The Uganda Wildlife Authority (UWA) has launched a new census of the mountain gorilla population in Bwindi impenetrable national park to assess their numbers and document information on poaching and other illegal activities.
The census is also intended to estimate the population of other mammals like bush pigs, elephants, and monkeys and human activities in the park for planning and conservation purposes.
The census if funded by the international gorilla conservation programme, a global agency dedicated to protecting gorillas and their habitat, to the tune of $100,000 (about sh280m).
According to Martha Robbins, the German expert leading the census, the team counts gorilla nests, other than individual gorillas, and collect their feaces. The feaces will be used for generic analysis which, she said, provides the most accurate estimates.
The team, comprising of Ugandans, Rwandese and DR Congo wildlife experts traverses the entire 331sq.km forest in a zigzag style in search for fresh gorilla trails until their nests are found and counted.
This is the fourth gorilla census conducted since Bwindi was gazetted a national park in 1991 and declared a Natural World Heritage Site by Unesco in December 1994. The first census of 1997 revealed 300 gorillas while the number increased to 320 in 2002.
However, in 2006 when the generic census analysis was first introduced, the number fell to 300. Robbins could not give projections for this year, saying the results would come out next year after the generic analysis is completed at a laboratory at Germany-based Max Plank Institute for Evolutionary Anthropology.
Journalists and UWA wardens climb the Bwindi Impenetrable National Park hills in the 2011 gorilla census exercise
Mountain gorillas, the backbone of Uganda’s tourism industry, are critically endangered, with only 720 individuals remaining in the world. These live in the three countries of Uganda, Rwanda and DRC.
Bwindi Park harbours half of the gorilla population and the remainder roams the Virunga ranges shared by the three countries.
Pontious Ezuma, the conservation manager for Bwindi, said the number of tourists tracking gorillas has increased from 1,313 in 1993 to 15,112 last year.
The number is expected to increase even further, thanks to three more gorilla groups which UWA is to open. The groups, including Oruzogo, Kahunge and Mishaya, which Ezuma said would be launched next month, habour over 60 newly habituated gorillas.
This will bring the number of habituated gorilla groups in the park to 10, one of which is reserved for only research purposes. With each group accommodating eight tourists daily, it means that the park’s annual capacity would increase from 20,440 to 26,280 tourists.
The number of gorilla-tracking tourists has been increasing annually, save for 1999 when it dropped from 2,437 in 1998 to 2,111. This arose after the killing of eight foreign tourists by the Interahamwe rebels from the DRC. Since then, the Government has tightened security arround the park, which Ezuma said is key for tourism growth.
As published by the New vision by Francis Kagolo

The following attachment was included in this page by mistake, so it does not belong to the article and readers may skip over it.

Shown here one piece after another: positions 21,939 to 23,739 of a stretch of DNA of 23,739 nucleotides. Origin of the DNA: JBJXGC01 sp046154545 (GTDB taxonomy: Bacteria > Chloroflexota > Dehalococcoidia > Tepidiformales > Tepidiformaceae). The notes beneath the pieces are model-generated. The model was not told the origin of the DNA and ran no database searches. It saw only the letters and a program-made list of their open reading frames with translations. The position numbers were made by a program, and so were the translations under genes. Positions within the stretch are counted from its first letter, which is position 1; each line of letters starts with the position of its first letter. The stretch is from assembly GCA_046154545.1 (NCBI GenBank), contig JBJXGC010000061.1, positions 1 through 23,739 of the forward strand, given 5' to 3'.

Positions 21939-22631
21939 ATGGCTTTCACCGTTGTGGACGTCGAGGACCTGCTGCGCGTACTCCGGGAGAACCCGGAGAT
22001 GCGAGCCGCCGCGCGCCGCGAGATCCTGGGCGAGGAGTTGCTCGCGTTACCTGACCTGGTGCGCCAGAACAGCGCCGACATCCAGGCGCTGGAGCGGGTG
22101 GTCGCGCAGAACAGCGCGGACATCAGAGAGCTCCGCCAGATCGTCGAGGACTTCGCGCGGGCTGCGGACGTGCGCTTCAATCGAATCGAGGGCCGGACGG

PRESS RELEASE FOR THE GREATER VIRUNGA TRANSBOUNDARY COLLABORATION REGIONAL FORUM
Theme: Transboundary Collaboration for effective conservation
1 The Greater Virunga Transboundary Collaboration
The roots of the Greater Virunga Transboundary Collaboration lie in the successful collaboration between park authorities in the key mountain gorilla habitat in the Virungas i.e. Virunga National Park (DRC), Volcanoes National Park (Rwanda), Mgahinga Gorilla and Bwindi Impenetrable National Parks (Uganda).
The transboundary collaboration was originally intended to curb poaching and ensure the safety of the mountain gorillas but it later expanded to include the northern part of Virunga in the DRC and other parks in Uganda such as Queen Elizabeth, Rwenzori Mountains and Semuliki National Parks.
A principal Wildlife Officer from the Ministry of Tourism, Wildlife and Heritage, Mr. Akankwasa Barirega has applauded the management of Uganda Wildlife Authority (UWA) for opening up new trails to promote birding in Murchison Falls National Park and other conservation areas.
Mr. Akankwasa says this is a new innovation which government will support in developing infrastructure and diversification of products to attract more visitors and make them stay longer in the national parks.
Uganda Wildlife Authority (UWA) exhibited a variety of products that included promotional and information materials which attracted hundreds of Northern Uganda folks during the week long activities to mark the world Tourism Day in Gulu Municipality on September 27th, 2011.
The exhibition at the TAKS Centre next to Acholi Inn saw excited stake holders including tour operators, hoteliers, training institutes and students among others pick lots of literature and listen to useful information on conservation and tourism from the UWA staff from headquarters and Murchison Falls National Park, manning the stall.
Below are the Bid Notices for this period
With guidance from the Uganda Wildlife Act (Cap. 200) of 2000, the Executive Director, Uganda Wildlife Authority (UWA) wishes to inform the general public and all interested parties in the conservation of wildlife and protected areas that UWA has initiated a process for the preparation of the General Management Plan for Bwindi Impenetrable National Park and Mgahinga Gorilla National Park. The two Parks are located in the South Western corner of Uganda and cover the Districts of Kabale, Kisoro and Kanungu.